Figure 1: CADIQ analyzed this 3D model and discovered a zero-thickness feature that resulted in fatigue failure, and ultimately, scrapped parts.
Years ago when I was migrating databases, I wished for a crystal ball. If I could have predicted when and where a migration would fail, I wouldn’t have had to worry about downtime contingencies or long nights of troubleshooting.
My engineering colleagues have a similar need, particularly when it comes to predicting how a CAD model or assembly will behave in a downstream CAE or CAM application, and this need is just as great when it comes to translating, migrating, and re-mastering CAD data. While software providers struggle to fill the void, there are steps that design and manufacturing engineers can take to bridge the gap between “guessing” and “predicting.”
Where Many Fall Short
Engineering organizations might be reinforcing worst practices instead of best practices, piling up costs in wasted labor throughout the product-development value chain. Many of today’s CAD quality tools are limited to enforcing corporate modeling standards. When these “quality” models are released, a relatively large percentage of them often fail in downstream applications. Rather than labor to find a workaround for a model that cannot be analyzed or manufactured, manufacturing groups should put the data under a “CAD microscope” to pinpoint bad geometry, capture findings, and communicate results back to desigers.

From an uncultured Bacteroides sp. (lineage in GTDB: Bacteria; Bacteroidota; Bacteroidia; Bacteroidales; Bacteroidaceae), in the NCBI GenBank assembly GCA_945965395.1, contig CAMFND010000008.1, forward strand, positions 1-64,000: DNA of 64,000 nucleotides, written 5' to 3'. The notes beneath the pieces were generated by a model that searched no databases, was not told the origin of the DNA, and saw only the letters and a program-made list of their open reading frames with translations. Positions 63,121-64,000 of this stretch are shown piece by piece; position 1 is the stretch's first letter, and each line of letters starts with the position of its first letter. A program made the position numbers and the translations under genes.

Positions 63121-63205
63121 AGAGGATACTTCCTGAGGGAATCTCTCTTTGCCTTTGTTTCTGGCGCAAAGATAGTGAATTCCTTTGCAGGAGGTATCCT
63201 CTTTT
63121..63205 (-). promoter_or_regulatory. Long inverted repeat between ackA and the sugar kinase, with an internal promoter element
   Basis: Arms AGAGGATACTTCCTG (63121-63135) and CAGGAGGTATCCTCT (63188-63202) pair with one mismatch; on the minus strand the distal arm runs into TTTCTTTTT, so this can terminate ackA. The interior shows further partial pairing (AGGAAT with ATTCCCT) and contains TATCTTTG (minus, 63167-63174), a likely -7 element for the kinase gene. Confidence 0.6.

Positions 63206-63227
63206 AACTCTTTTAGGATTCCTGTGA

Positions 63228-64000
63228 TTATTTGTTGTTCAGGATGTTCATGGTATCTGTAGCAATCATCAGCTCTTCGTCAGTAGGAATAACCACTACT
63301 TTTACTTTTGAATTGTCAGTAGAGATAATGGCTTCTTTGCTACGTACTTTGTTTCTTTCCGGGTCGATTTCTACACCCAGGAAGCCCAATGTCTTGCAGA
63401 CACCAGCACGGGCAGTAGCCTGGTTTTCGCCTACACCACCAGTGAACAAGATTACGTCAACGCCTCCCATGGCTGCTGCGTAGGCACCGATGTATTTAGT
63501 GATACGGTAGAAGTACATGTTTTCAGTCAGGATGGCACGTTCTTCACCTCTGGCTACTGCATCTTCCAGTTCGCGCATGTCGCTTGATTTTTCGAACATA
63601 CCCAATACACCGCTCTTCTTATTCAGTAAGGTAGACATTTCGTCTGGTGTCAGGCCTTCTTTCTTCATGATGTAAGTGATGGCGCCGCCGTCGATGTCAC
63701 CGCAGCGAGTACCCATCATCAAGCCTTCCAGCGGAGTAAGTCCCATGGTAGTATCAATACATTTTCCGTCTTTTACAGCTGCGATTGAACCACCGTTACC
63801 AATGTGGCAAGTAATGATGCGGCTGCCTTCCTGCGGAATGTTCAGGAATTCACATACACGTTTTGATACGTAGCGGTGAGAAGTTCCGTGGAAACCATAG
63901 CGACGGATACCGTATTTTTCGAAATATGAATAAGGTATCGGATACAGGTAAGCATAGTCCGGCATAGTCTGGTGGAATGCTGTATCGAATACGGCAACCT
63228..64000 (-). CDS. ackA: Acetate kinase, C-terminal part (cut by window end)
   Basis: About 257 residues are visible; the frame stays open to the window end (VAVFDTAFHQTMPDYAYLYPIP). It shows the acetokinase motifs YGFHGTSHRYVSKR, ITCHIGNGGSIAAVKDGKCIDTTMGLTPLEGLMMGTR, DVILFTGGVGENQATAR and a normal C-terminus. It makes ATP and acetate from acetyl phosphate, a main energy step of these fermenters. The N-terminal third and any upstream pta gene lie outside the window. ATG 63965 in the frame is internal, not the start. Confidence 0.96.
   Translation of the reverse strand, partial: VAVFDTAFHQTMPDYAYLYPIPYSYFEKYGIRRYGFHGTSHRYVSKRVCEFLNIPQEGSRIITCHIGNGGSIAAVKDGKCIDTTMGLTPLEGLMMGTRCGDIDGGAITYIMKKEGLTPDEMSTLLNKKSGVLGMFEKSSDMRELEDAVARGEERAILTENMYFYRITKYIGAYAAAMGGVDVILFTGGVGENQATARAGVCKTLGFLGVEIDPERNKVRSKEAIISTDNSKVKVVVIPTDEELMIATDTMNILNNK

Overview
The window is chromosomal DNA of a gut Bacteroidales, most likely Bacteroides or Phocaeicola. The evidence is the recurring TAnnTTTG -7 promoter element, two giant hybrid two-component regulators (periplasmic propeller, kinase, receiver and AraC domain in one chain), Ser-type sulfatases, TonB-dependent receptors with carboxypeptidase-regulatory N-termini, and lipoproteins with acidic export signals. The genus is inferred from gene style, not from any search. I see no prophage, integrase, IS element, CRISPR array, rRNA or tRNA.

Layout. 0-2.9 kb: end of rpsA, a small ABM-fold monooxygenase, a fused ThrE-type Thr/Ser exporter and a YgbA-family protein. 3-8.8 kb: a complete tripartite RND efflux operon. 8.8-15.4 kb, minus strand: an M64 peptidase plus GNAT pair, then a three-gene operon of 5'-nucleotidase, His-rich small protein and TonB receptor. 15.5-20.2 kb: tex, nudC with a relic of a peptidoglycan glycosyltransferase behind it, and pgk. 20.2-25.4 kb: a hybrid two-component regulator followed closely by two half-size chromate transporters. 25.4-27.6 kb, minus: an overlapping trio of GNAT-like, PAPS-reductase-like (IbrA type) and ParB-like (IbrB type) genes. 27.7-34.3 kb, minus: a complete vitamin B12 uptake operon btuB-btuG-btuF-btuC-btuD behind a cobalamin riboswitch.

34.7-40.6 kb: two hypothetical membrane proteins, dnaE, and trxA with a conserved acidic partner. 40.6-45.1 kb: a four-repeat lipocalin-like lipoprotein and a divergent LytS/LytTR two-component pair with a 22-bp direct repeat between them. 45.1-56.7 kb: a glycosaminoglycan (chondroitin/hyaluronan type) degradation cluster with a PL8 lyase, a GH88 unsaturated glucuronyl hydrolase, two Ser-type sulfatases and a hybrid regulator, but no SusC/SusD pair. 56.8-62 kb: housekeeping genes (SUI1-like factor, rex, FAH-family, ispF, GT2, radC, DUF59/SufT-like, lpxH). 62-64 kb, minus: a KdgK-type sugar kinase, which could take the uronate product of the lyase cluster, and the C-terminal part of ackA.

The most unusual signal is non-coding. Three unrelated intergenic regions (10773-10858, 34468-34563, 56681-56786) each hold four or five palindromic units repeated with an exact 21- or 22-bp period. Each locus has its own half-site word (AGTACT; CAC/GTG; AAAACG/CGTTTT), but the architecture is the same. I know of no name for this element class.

Model failures in downstream applications or, in worst cases, part failures during final product assembly can often be traced to intentional or unintentional engineering changes. A few of today’s quality tools identify problems within the model, but the engineer is left to hunt for the bad geometry or engineering change. Once the problem is located, the engineer is then left to his or her own devices to repair or remodel the part. This poses four concerns: not all automated repair applications do an adequate job; repairing or remodeling a part often introduces new issues into the model that propagate themselves throughout the assembly; the changes are not always documented or match design intent; and the process adds a significant amount of non-value-added labor. Rather, users need a tool that will uncover intentional and unintentional engineering changes, capture the findings, and document action items.Many of today’s CAD-centric tools lack the intelligence to predict how a model will behave in a target system (i.e., CAD, CAM, or CAE application). In many cases, the differences between a “quality” model and a “usable” model are only discovered when the model reaches manufacturing, and the engineers are forced to find workarounds. These workarounds usually require the engineer to diverge from the original design intent, either through model changes or rebuilds. This type of ad-hoc approach compromises the integrity of your master model initiative and subjects the manufacturing process to delays, labor costs, and part scrap.
CADIQ found a blend with a sharp cut that cannot be manufactured.
Eliminating Some of the Guesswork